SHEA: If you go back to the one big successful hostile deal we had (Bank of New York's purchase of Irving Bank Corp.), it was a 13-month fight, and a lot people seem to forget that Irving won the proxy battle. Irving prevailed. They caved in afterwards, when Bank of New York kicked in another $5. They tried to find a white knight, they could not. Even after all that, after compelling economics, after a bid by a bank that nobody could match, the shareholders turned it down.

AB: Do you think that would happen again today?

SHEA: I didn't think it would happen then. It was one of the biggest shocks I ever had in my career.

GELMAN: That's why the competitive bidding for First Interstate has taken the peculiar turn it has. The competing bids have turned into an analyst's nightmare of applying numbers and dueling assumptions. You start with something which seems obvious - that the in-market buyer with the stronger currency can create the most value, and by a compelling amount. And the aim of the battle of the dueling assumptions is to try to demonstrate that that amount is not a mile, it's a yard. If it's a yard, institutional investors may not be willing to take the heat to go against the management of First Interstate.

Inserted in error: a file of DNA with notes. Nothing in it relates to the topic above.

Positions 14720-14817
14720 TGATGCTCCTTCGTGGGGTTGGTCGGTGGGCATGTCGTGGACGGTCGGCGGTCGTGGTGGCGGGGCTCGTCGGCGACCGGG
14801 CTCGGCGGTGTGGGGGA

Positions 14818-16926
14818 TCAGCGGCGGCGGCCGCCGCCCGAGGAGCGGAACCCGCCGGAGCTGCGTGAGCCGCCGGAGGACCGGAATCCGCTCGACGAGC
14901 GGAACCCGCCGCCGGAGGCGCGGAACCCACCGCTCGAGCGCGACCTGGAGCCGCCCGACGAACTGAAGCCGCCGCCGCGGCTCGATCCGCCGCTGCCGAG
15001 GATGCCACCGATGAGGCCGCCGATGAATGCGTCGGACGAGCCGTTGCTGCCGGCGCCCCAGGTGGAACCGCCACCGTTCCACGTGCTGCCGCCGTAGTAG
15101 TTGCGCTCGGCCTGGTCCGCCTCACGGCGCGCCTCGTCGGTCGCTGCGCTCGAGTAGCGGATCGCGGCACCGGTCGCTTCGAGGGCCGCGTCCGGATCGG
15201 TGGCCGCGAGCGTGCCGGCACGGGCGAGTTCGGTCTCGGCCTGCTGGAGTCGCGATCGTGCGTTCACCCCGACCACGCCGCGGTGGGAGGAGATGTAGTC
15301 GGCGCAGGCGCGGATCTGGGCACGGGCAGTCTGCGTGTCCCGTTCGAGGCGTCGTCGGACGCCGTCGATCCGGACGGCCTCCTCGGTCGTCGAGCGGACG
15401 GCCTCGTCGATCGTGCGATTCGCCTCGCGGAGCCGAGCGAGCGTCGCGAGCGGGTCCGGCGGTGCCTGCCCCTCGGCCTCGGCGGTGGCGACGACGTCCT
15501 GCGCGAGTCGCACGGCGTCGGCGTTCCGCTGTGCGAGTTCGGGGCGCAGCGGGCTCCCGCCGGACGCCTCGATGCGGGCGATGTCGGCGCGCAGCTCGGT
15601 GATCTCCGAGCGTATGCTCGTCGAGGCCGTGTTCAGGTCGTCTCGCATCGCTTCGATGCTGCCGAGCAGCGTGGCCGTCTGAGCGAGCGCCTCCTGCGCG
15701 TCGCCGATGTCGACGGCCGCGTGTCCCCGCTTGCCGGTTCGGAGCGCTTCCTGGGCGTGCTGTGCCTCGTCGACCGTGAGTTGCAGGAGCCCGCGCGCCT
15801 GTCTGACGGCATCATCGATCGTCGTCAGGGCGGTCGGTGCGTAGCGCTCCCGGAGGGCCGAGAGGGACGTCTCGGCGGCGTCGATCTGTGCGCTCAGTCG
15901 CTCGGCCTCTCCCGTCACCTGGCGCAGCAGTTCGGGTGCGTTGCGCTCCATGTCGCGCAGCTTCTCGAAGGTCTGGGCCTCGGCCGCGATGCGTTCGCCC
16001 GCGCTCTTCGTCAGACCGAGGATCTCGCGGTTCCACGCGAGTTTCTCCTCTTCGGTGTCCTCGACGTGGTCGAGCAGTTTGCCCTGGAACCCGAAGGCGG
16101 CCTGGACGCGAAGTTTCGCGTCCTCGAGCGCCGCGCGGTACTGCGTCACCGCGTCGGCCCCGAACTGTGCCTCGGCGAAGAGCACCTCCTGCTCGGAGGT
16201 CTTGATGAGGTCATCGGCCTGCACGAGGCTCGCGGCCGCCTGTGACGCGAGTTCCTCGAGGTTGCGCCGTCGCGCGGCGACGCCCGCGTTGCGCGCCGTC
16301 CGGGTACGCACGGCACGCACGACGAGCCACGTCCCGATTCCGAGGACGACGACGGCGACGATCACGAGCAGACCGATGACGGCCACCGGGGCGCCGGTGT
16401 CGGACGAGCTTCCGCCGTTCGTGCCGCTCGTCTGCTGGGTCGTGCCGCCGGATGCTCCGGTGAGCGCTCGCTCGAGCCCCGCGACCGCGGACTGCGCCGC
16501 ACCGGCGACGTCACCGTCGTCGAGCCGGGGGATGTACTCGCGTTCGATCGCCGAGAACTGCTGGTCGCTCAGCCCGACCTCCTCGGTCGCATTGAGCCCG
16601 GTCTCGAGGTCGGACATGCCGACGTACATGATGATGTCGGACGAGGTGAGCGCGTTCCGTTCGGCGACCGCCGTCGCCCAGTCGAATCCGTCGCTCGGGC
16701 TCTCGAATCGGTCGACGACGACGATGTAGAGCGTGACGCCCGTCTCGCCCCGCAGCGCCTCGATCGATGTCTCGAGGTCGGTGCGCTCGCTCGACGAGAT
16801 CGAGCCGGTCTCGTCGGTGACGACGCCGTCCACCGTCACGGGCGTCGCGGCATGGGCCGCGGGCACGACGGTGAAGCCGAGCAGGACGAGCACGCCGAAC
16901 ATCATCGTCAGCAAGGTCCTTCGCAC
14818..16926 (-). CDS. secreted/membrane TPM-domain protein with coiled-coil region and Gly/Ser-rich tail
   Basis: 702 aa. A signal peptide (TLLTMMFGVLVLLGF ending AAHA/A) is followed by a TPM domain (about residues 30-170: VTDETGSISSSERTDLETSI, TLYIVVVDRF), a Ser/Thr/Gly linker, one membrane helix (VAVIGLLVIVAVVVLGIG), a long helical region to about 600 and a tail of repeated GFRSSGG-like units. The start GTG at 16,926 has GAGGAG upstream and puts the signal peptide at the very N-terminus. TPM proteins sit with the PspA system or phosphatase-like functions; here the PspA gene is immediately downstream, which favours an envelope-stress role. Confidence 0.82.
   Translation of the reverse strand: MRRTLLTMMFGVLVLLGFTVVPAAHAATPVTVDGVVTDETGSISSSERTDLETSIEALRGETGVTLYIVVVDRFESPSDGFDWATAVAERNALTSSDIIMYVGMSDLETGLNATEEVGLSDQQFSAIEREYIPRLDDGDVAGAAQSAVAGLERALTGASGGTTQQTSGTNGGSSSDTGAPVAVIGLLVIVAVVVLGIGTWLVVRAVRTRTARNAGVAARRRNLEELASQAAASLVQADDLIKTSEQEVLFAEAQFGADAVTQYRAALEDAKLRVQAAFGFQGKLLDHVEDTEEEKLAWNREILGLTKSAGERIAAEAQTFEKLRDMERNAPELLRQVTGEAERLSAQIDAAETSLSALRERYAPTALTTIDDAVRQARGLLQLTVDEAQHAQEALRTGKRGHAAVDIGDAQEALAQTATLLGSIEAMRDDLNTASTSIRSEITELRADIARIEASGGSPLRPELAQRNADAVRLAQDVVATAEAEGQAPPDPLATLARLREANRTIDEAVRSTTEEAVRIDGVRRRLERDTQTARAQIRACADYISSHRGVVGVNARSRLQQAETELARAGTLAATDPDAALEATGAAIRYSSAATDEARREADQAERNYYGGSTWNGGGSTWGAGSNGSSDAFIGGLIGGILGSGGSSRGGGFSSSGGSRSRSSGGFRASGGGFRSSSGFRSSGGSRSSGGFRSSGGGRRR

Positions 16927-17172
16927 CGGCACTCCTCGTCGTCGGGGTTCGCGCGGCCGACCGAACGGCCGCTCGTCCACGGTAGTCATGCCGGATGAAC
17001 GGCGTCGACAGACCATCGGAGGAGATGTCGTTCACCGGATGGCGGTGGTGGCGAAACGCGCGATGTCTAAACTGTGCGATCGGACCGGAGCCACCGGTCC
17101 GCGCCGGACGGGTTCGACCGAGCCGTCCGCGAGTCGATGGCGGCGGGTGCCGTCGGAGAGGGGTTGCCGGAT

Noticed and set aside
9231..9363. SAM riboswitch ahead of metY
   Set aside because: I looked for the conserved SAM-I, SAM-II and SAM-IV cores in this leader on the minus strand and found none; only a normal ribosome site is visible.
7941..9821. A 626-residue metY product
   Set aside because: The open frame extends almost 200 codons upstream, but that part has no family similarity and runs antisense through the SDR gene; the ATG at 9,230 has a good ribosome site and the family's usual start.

BROWN: But eventually, the markets are rational. And people say, in a company where there's 45% overlap why wouldn't there be significantly more value? The combined number of branches of First Interstate in the three states where First Bank System operates is seven. There isn't a lot of cost saving from consolidating seven branches.

ALBERTSON: I would have to conceptually disagree with the branch as a meaningful amount of the cost save. Physical overlap matters, but I would go back to the Chemical-Manufacturers Hanover merger and look at the cost- save breakdown and how little the branch overlap per se was. This is all a back-office game.

BROWN: No, Robert. First Interstate operates 430 branches. With this deal they would close 400.

ALBERTSON: I'm not trying to talk about this specific deal and I can't. But I think investors do not understand or appreciate how much of the costs of a bank are in its back office.

And by the way, if you close a branch across the street, just as if you close a gasoline station across the street from another, you'd have to bring the attendants over to the other station if you wanted to maintain volume.